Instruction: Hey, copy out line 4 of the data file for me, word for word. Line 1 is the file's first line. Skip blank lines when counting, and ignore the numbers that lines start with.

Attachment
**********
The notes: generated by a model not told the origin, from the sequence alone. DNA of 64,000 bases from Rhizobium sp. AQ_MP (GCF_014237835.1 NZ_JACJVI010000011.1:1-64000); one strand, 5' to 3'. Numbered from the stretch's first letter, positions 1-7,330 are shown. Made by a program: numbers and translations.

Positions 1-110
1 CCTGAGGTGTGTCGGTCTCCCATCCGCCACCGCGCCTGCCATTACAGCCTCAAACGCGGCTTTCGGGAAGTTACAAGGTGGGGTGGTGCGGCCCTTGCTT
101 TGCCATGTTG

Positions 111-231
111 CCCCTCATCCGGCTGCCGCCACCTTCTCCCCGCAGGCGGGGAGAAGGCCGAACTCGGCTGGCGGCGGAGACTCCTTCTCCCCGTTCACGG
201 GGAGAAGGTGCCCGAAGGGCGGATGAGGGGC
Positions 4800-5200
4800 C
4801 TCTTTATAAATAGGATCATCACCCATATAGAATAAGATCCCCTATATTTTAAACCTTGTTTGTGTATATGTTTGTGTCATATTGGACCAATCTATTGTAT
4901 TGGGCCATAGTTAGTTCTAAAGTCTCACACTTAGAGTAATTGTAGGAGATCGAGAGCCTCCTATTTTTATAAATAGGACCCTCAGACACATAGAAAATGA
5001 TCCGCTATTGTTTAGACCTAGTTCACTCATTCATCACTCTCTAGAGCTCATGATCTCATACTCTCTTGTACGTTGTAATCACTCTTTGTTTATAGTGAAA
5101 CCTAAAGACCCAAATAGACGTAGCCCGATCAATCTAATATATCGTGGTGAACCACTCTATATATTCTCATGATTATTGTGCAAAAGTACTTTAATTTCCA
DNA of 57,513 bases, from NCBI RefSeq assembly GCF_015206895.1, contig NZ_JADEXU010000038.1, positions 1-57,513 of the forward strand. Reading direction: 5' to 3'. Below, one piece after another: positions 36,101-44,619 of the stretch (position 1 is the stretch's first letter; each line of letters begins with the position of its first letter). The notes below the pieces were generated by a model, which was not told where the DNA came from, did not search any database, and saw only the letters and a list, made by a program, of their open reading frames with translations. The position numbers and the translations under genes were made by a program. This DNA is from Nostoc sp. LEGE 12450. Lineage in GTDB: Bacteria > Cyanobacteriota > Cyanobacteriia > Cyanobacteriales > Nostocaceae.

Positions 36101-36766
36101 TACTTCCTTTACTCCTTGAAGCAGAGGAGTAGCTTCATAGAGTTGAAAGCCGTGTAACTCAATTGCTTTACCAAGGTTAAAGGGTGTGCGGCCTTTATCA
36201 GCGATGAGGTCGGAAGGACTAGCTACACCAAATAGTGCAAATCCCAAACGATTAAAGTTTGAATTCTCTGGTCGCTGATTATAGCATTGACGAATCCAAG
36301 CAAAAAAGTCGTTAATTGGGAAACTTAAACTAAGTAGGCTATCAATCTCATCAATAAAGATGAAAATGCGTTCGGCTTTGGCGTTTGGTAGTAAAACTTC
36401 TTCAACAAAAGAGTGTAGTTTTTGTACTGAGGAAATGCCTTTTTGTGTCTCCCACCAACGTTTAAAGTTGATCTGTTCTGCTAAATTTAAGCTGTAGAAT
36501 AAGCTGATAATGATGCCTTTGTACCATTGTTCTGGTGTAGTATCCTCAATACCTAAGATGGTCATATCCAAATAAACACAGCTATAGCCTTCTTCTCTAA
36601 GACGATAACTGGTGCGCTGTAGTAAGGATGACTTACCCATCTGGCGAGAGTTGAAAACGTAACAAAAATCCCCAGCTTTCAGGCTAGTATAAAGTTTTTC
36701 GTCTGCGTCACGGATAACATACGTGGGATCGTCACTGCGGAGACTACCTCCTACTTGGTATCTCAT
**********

101 TGCCATGTTG